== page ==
Being the good feminist, I refused to take my husband’s last name because it simply seemed silly to me; why should I be asked to shun my heritage because I was joining with another family? That family wasn’t taking on my last name, were they? Further, I had established an artistic reputation with the last name McCarthy, why start over again? I was confident in this decision, and the support I had from my families about this decision, until one night while having dinner with my in-laws. My mother-in-law and my sister-in-law talked at the table, tearing apart women who did not take on the last name of their men. This conversation occurred several years after I had been married, and they had forgotten… yes, simply forgot that I was one of those women.  Then Mom caught the look on my face and stopped the conversation. My husband was silent (what can one say caught between their wife and their Mother?) I wanted to be silent too; I felt I broke some great law, some important tradition that angered all human gods. I made an apologetic and cursory statement, reminding them that I was my own woman outside of my husband, and this fact did not make my love for him any less.

Mom

We know dear.  We weren’t talking about you.

Sister-In-Law

No, of course not!

Mom

Absolutely not.  We didn’t mean ….

Me

Oh, no worries.  Please. It’s ok, really. … Err … can I have some more of that gravy please?

I would have hyphened my last name with my husband’s IF he would have done the same.  But in the old patriarchal understanding of marriage, the contract I entered into, the expectation was for the woman to adjust, not the man.  This is not the same today.

photo (2)

My Mom’s OED – Ouch that Text!

I was once told that “Mrs.” meant “property of.” I was also told that Miss and Mrs. signified not only your status to the world (not married, married), but also who you belong to (your father, your husband).  Now curious because of my sister’s new Mrs. title, I went to the great Oxford English Dictionary (OED) for clarification. For our collective education, here are the main entries for “Mrs.” (I have omitted those entries that seem redundant):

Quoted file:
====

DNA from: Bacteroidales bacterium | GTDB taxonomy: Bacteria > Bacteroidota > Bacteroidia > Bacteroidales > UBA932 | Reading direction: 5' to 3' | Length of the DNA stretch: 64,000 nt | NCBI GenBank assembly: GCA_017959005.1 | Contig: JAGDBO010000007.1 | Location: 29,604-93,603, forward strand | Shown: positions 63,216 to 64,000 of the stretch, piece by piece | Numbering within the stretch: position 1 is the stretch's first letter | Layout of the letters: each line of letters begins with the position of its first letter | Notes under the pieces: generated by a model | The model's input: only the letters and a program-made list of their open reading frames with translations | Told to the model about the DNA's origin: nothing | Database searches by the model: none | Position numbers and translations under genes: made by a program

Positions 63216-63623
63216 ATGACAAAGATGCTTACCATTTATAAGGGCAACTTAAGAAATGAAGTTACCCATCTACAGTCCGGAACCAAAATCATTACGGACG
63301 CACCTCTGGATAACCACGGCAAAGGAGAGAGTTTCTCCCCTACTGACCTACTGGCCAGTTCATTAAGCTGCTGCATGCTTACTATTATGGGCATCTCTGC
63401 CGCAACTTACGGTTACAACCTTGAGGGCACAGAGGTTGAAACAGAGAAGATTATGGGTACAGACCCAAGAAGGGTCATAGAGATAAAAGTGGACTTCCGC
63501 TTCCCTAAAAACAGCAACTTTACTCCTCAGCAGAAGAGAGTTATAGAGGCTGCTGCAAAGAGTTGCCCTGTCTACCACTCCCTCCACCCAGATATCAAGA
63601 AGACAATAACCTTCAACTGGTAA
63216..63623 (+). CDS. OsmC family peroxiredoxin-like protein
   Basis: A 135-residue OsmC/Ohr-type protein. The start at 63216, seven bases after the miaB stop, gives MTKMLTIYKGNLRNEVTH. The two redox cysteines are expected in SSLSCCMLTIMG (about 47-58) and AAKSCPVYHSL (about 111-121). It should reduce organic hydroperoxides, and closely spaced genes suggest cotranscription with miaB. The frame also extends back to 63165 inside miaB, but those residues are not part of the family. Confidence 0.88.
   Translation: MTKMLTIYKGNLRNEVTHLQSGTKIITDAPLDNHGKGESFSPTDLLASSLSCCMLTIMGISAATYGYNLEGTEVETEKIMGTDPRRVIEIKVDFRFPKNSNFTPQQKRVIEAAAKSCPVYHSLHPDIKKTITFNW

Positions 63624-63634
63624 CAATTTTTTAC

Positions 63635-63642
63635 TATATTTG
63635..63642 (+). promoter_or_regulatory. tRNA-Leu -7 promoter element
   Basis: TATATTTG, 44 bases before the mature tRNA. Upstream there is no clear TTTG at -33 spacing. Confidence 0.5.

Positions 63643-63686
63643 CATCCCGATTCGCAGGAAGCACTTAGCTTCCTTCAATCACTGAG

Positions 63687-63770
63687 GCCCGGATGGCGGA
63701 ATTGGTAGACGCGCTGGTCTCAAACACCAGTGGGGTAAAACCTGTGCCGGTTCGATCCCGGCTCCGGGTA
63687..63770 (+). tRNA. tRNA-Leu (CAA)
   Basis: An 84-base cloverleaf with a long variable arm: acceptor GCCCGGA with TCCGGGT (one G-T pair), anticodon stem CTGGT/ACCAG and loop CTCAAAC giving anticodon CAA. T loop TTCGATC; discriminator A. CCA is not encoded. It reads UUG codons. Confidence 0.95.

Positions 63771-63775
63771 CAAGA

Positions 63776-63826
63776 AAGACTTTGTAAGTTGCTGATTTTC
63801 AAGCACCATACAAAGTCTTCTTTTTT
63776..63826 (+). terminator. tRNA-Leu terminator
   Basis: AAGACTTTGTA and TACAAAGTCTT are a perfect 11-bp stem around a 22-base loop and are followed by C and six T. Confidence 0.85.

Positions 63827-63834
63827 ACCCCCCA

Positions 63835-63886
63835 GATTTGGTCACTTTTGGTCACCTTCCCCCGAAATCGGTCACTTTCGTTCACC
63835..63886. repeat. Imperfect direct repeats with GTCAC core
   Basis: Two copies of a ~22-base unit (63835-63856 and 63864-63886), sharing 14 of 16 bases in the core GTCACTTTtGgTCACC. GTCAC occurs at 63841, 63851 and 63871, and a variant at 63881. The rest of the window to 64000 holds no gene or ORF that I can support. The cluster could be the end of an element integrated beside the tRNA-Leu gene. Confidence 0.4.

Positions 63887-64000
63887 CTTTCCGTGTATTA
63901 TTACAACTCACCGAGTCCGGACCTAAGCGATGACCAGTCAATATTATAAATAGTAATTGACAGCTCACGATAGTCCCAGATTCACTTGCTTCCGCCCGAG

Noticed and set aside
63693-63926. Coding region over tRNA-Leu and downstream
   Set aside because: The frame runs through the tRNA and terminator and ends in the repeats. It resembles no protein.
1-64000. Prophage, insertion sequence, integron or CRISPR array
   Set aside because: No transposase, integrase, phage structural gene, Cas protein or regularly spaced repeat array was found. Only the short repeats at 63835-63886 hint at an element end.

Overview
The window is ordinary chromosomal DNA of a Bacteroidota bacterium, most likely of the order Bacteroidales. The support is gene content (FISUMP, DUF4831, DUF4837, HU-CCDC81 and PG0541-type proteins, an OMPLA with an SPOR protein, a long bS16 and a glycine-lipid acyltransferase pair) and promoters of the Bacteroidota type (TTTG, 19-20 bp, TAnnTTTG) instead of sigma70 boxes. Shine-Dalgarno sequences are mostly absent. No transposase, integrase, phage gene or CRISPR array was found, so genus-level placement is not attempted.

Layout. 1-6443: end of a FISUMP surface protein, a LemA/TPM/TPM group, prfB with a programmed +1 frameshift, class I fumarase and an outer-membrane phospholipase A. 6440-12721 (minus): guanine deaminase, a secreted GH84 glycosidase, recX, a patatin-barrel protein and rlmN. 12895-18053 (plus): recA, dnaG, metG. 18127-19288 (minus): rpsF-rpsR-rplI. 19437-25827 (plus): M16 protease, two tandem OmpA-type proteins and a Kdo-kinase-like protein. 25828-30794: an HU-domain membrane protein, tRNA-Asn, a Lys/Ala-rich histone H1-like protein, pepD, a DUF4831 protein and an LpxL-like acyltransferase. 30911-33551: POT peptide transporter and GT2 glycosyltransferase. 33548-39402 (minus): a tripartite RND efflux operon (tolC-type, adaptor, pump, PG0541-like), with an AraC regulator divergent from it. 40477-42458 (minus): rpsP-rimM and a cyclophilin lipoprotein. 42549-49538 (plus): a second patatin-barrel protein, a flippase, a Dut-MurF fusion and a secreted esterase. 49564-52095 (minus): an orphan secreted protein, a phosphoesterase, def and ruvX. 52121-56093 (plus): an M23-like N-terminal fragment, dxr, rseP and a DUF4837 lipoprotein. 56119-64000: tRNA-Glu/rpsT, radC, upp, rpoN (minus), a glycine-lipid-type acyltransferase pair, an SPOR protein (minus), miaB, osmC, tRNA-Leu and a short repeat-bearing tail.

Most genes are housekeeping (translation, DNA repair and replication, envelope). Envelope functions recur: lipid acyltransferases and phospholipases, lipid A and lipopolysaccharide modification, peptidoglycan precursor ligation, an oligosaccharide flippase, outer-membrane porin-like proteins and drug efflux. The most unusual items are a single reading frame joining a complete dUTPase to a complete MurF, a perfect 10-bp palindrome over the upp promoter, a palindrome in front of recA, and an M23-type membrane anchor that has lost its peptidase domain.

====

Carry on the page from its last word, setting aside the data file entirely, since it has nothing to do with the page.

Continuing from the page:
a. A title of courtesy prefixed to the surname of a married woman having no higher or professional title,** often with her first name, or that of her husband, interposed (also formerly prefixed to the first name of her husband with omission of the surname).

Though used to distinguish gentlewomen in former times the title is now applied without discrimination. In British use, the insertion of a woman’s first name after Mrs (as ‘Mrs Mary Smith’) used to occur chiefly in legal documents, cheques, etc., and was otherwise rare, the normal practice being to insert the husband’s name (as ‘Mrs John Smith’) when distinction was needed. Both styles are now commonly used. In England Mrs is sometimes used before a title of office; lady High Court Judges, for example, are styled ‘Mrs Justice ——’ Cf.

b. A title prefixed to the name of an unmarried lady or girl; = miss n.2 2a. Now rare except as a title of courtesy applied, with or without inclusion of the first name, to elderly unmarried ladies (this use seems to have arisen in the late 18th cent.).

c. colloq. In substitution for the name of a married woman (esp. when mentioned in conjunction or comparison with her own husband); a wife.

d. Prefixed to the military or professional title of the woman’s husband (with or without his surname following).

e. colloq. the Mrs: a wife; esp. one’s own wife. Cf.

These definitions cover the use of the title Mrs. from the 1400s to present day, and although a type of ownership might be implied (especially in definition “e”), it is not explicitly stated. I have to admit, I was rather surprised by this discovery. However, this does not render the title guiltless. On the contrary, when we look at the most common titles for men and women, one is struck by the fact that men have a single title, Mr., while women have two main titles, Miss. and Mrs. Men get to be Misters whether they are married or not, young or old. This title is a general title used to declare gender and, originally  standing in society rather than social marriage status.  Women, on the other hand, must be designated by their marriage status. Are you married? Then you must be a Mrs. and you must take your husband’s last name. If you are not married, then you must be a Miss., and you have your father’s last name (traditionally – unless you were born out of wedlock and then you have your mother’s last name and society call you a bastard … nice, such empathy …. meh).